Social Issues Current Affairs - 2019
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According to recent report by the McKinsey Global Institute (MGI) for the Asia-Pacific region, gender inequality in India is extremely high at the workplace and in terms of legal protection and political voice. The report had assessed inequality on the basis of Gender Parity Score (GPS) that uses 15 indicators of gender equality in work and society under four broad categories. It ranks countries on scale of 0 (signifying inequality) to 1 (signifying parity).
India related facts: India’s score was 0.30 in gender equality at work and 0.78 in legal protection and political voice.. It is behind Asia-Pacific average in all four categories of GPS, but ahead of Bangladesh and Pakistan. It has progressed faster than any other country in Asia-Pacific region in last decade, primarily due to advances in education of girl child and reduction in maternal mortality.
Benefits of advancing women’s equality: It will add $4.5 trillion to collective GDP of Asia Pacific countries annually in 2025, a 12% increase over business-as-usual GDP trajectory. This presumes best-in-region scenario in which each country matches rate of progress of fastest-improving country in its region — China in the case of the Asia-Pacific. In case of India, it will add $770 billion in 2025 over and above its business-as-usual GDP.
Tags: Gender Inequality • Reports • Social Issues • Women Related Issues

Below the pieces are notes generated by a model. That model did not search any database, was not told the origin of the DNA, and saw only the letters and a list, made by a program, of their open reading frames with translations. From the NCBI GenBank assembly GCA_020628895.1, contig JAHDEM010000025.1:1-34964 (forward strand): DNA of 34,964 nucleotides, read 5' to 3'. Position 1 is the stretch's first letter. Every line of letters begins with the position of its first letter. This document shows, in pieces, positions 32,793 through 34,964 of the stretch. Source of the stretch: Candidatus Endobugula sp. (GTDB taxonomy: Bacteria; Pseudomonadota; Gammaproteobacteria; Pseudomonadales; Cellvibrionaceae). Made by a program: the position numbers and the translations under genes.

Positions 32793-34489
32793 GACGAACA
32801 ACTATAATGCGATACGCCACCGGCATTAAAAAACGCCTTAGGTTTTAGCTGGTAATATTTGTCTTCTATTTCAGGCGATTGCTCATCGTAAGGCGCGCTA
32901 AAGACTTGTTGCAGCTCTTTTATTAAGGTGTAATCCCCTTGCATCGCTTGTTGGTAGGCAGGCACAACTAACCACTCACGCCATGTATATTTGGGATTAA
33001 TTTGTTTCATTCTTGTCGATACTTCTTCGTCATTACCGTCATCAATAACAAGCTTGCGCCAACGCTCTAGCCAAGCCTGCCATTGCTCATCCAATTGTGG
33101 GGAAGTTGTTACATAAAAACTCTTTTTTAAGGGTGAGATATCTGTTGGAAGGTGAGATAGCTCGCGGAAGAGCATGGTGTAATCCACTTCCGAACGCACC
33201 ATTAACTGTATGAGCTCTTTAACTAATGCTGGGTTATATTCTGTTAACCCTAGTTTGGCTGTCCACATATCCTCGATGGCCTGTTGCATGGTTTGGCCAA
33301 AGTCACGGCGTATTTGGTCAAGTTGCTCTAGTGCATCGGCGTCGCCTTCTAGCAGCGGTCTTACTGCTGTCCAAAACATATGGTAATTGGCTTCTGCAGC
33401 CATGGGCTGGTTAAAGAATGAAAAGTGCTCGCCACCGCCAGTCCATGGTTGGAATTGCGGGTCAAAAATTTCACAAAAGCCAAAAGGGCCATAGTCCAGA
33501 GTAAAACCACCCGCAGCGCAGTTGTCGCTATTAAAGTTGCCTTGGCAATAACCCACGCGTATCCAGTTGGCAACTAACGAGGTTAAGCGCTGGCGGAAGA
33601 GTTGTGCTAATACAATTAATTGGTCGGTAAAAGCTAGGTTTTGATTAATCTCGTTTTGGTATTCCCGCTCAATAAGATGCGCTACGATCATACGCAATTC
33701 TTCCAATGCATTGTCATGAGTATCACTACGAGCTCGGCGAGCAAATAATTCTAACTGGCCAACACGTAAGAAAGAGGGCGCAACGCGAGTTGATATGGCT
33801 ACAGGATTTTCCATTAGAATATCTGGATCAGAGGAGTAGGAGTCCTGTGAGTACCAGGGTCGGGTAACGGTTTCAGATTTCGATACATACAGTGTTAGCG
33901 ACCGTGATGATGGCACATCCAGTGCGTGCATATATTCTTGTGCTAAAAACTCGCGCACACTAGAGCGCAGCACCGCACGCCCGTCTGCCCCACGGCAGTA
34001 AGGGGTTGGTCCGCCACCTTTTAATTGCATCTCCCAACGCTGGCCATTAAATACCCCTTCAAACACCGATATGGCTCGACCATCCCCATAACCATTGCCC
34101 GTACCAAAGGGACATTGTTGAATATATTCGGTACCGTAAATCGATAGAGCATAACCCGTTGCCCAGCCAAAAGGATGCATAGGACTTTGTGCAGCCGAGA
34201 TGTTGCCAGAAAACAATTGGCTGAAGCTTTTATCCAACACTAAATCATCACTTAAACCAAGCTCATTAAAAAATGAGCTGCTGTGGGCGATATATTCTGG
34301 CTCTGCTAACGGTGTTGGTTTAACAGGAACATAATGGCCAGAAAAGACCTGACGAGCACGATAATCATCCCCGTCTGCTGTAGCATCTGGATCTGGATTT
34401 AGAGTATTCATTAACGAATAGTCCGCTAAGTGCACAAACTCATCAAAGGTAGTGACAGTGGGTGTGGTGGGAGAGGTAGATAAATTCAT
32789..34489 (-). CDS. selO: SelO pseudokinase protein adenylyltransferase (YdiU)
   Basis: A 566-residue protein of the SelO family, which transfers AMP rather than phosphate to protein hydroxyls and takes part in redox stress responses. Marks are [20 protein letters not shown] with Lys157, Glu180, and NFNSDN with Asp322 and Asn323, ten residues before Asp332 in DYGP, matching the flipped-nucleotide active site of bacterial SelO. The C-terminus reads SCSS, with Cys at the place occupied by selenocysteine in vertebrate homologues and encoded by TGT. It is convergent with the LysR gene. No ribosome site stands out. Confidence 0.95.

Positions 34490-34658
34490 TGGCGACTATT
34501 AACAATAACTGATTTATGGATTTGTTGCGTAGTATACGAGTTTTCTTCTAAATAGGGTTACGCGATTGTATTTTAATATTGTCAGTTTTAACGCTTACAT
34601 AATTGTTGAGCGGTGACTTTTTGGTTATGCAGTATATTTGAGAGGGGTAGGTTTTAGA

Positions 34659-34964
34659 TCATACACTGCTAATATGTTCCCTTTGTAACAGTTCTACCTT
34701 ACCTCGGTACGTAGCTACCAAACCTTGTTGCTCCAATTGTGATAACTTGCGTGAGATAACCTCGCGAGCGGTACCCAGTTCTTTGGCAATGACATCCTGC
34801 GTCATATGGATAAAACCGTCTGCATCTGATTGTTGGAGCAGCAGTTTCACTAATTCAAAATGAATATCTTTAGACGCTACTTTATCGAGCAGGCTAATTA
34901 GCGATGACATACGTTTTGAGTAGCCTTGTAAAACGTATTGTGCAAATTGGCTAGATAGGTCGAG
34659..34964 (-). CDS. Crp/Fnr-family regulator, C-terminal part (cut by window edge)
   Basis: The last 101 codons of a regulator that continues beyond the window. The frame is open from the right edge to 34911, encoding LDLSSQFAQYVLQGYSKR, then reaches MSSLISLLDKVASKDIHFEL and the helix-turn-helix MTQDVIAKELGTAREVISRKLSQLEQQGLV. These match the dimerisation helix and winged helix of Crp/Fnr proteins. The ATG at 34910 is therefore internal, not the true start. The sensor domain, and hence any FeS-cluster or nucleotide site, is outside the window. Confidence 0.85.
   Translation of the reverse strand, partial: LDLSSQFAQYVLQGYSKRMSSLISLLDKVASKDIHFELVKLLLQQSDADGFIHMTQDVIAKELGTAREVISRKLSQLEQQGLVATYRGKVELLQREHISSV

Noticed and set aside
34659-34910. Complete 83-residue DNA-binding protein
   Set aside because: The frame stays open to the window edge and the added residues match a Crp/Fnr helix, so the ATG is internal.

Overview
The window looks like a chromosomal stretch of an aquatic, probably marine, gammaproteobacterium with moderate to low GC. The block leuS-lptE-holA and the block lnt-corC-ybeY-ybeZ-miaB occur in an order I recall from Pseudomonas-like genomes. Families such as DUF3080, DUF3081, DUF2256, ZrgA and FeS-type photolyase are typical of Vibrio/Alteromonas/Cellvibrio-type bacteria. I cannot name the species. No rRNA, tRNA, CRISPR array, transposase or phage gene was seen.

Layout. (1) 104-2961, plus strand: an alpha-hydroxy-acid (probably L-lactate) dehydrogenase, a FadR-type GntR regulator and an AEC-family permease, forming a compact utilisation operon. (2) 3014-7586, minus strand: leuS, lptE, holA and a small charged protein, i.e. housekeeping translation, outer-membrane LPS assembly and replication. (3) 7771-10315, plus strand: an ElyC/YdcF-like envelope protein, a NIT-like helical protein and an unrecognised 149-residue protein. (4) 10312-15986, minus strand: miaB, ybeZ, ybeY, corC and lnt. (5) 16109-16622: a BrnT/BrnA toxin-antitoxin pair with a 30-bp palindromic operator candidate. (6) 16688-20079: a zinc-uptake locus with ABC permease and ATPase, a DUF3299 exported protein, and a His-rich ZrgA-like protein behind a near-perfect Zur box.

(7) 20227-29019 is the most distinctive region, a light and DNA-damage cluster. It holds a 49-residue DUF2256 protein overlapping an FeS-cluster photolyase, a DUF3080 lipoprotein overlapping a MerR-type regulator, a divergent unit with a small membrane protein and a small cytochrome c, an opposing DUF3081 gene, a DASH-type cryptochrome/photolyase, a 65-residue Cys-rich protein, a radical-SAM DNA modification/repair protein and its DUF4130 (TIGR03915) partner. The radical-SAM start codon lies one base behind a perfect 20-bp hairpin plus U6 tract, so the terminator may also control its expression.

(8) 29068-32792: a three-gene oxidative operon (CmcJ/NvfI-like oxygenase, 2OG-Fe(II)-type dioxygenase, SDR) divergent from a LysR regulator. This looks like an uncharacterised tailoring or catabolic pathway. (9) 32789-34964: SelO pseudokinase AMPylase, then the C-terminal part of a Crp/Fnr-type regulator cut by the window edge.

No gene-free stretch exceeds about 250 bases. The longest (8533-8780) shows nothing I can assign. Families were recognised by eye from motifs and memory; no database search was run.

According to 11th report of Common Review Mission of National Health Mission (NHM), women bear uneven burden in family planning as they account for more than 93% of sterilisations in the country. The report was based on latest data from Health Management Information System (HMIS) where states upload data on various parameters of NHM including sterilisations. CRM is an external evaluation of the flagship NHM.
Key Highlights of Report
Women continue to bear uneven burden of terminal methods of family planning and sterilisation. In 2017-18 (till October) of the total 14,73,418 sterilisation procedures 93.1 % were female sterilisation (tubectomies) and only 6.8 % were male sterilisation (vasectomy).
This is marginal improvement from earlier years when women accounted for 98% of all sterilisation in the country. In 2015-16, of the total 41,41,502 sterilisations across India under government programmes, 40,61,462 were tubectomies. In 2014-15, out of 40,30,409 sterilisations, 39,52,043 were tubectomies.
The vasectomy or male sterilisation services still remain inadequately available across the country. Despite efforts to make male sterilisation more acceptable, it was found that non-scalpel vasectomy services are available in very few facilities and uptake is negligible in all states.
Vasectomy or male sterilisation is process of cutting or tying vas deferens which is duct that carries sperm from testes to urethra so that it cannot be released for fertilisation. It is easier process than tubectomy (female sterilisation) which involves blocking or clamping of fallopian tubes so eggs do not reach uterus.
Reasons for low male sterilisation
Reluctance of Indian men to undergo vasectomy or sterilisation stems from history, social taboo and logistical limitations. Forced sterilisations during emergency have given this procedure of family planning bad name. Moreover, misinformation about it robbing men of their strength has made it social taboo and fact that there are no male health workers means these impressions cannot be corrected. Due to male dominate nature of India society, it is also difficult for ASHA worker in village to talk to men about sterilisation.